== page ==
Ramirez and Soriano are the other holdover offensive powerhouses. Both players are more reliant on their power than Lee to be productive but they both have power in spades. At 32, Soriano has an unseemly 7 years left on his contract. I'm just waiting to enjoy the albatross that that becomes. Ramirez signed a somewhat club friendly contract shortly after declaring free agency. Both are above average players capable of having MVP type career years.
DeRosa and Theriot are both over-exposed as regulars but Theriot much more so. It's possible that Ronny Cedeno could re-emerge in the SS picture but that ship appears to have sailed. Theriot was not a good player last year posting an OBP of .323 and an OPS of .669 with average defense at SS. Yet the Cubs seem to be pondering the idea of batting him at the top of the order, which is perplexing at best. Roberts addition would push DeRosa back into the super-sub role and probably represents a 1-2 win upgrade.
I'll admit my ignorance regarding Pie (pronounced pee-yay). He's been in the Cubs system the last few years and has gotten mixed reviews. He's alternately been called the next Corey Patterson and an All-Star. The truth, of course, is somewhere in the middle and Pie will probably settle in as decent player that doesn't hurt the Cubs in any way and could potentially be a boost. He's regarded as a good fielder with decent power, good speed and some lingering questions about his bat.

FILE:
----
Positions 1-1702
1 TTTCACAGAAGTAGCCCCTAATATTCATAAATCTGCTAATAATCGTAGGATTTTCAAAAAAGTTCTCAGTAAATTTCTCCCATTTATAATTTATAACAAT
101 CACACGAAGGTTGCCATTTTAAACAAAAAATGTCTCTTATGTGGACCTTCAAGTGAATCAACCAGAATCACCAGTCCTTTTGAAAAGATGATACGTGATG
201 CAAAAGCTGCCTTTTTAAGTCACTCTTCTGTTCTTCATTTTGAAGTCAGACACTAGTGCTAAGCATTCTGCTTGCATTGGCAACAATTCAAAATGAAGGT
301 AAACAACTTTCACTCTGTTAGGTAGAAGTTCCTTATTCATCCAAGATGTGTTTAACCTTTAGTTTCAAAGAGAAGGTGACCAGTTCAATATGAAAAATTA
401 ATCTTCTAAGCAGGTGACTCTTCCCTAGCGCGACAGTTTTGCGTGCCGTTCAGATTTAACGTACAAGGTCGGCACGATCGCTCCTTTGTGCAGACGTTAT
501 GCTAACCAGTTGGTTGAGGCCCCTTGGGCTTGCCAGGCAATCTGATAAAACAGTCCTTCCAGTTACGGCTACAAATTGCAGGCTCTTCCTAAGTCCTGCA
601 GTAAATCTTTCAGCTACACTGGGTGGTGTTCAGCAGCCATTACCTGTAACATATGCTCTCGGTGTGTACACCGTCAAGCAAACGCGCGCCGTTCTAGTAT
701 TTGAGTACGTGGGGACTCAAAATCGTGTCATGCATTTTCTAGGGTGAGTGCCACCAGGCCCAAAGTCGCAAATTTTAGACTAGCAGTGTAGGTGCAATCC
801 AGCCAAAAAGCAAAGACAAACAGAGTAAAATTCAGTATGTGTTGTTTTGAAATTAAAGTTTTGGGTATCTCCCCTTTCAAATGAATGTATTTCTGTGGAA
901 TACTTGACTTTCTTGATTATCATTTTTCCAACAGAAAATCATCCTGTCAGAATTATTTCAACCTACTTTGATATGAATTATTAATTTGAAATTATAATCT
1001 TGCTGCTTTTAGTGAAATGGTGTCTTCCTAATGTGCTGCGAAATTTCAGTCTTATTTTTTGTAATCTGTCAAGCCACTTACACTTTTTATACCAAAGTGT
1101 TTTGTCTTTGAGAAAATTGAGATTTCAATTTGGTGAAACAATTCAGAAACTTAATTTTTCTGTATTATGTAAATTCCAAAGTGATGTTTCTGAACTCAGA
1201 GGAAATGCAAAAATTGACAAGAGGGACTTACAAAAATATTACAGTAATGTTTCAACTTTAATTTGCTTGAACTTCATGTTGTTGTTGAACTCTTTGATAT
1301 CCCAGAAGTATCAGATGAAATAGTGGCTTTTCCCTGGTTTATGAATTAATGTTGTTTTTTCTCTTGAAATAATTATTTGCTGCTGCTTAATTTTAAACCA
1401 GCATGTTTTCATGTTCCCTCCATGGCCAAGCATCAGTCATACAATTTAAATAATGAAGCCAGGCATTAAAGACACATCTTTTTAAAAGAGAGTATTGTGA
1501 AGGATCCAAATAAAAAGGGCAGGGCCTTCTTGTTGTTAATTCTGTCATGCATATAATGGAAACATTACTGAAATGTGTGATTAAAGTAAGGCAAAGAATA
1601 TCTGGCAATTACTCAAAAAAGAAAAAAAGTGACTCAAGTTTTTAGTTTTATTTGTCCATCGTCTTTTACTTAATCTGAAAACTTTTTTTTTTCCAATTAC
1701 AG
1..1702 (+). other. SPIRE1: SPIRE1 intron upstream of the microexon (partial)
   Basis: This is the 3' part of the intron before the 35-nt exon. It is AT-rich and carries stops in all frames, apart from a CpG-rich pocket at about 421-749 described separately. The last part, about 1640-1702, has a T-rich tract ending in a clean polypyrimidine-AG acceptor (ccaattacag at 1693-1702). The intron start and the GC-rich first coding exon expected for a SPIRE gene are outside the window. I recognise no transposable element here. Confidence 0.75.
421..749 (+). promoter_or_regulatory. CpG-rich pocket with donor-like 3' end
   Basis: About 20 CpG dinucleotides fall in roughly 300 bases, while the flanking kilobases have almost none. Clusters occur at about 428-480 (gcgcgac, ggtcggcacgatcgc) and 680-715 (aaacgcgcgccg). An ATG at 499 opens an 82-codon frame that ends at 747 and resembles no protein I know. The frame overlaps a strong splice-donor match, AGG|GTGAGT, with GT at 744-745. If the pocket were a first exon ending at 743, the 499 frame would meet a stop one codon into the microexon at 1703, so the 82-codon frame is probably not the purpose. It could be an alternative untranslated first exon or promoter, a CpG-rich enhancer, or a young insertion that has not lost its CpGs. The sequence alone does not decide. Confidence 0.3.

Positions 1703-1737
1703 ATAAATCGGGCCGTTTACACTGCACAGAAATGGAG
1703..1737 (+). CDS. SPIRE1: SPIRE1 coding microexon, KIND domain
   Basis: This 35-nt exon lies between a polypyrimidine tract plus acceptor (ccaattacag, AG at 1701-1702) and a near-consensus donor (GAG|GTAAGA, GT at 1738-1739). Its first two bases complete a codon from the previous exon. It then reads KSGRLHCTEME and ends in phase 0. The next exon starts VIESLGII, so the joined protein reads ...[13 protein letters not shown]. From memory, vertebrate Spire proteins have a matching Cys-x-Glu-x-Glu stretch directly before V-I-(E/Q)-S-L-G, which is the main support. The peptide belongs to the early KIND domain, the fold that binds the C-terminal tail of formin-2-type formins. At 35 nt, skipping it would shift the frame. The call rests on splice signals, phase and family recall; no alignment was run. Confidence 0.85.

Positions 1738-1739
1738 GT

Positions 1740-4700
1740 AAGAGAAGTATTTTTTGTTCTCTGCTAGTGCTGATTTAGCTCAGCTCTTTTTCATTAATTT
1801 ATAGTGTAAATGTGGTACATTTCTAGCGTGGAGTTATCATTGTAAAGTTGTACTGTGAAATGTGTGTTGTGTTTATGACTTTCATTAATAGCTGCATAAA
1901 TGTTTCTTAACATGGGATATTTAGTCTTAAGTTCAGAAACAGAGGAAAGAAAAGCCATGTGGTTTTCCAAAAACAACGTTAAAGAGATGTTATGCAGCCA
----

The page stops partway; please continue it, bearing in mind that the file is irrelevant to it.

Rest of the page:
The two most interesting players on the team, in my opinion, are Kosuke Fukudome and Geovany Soto. While I was disheartened to hear that Fukudome may where his first name on his jersey, I was more disheartened by the massive OBP upgrade he offers to the Cubs. I'll be shocked if a writer at some point this year doesn't comment on Fukudome "lacking the power to play a corner outfield position" or some other such garbage along those lines. The standard mantra for people obsessed with getting a certain type of production from a certain position will cloud the fact that the Cubs don't need more power, they needed an on base threat at the top of their lineup. More importantly, even without above average power production, Fukudome can be an above average player - something that seems to perplex those aforementioned writers. If Fukudome bats second, the Cubs will score a lot of runs this year.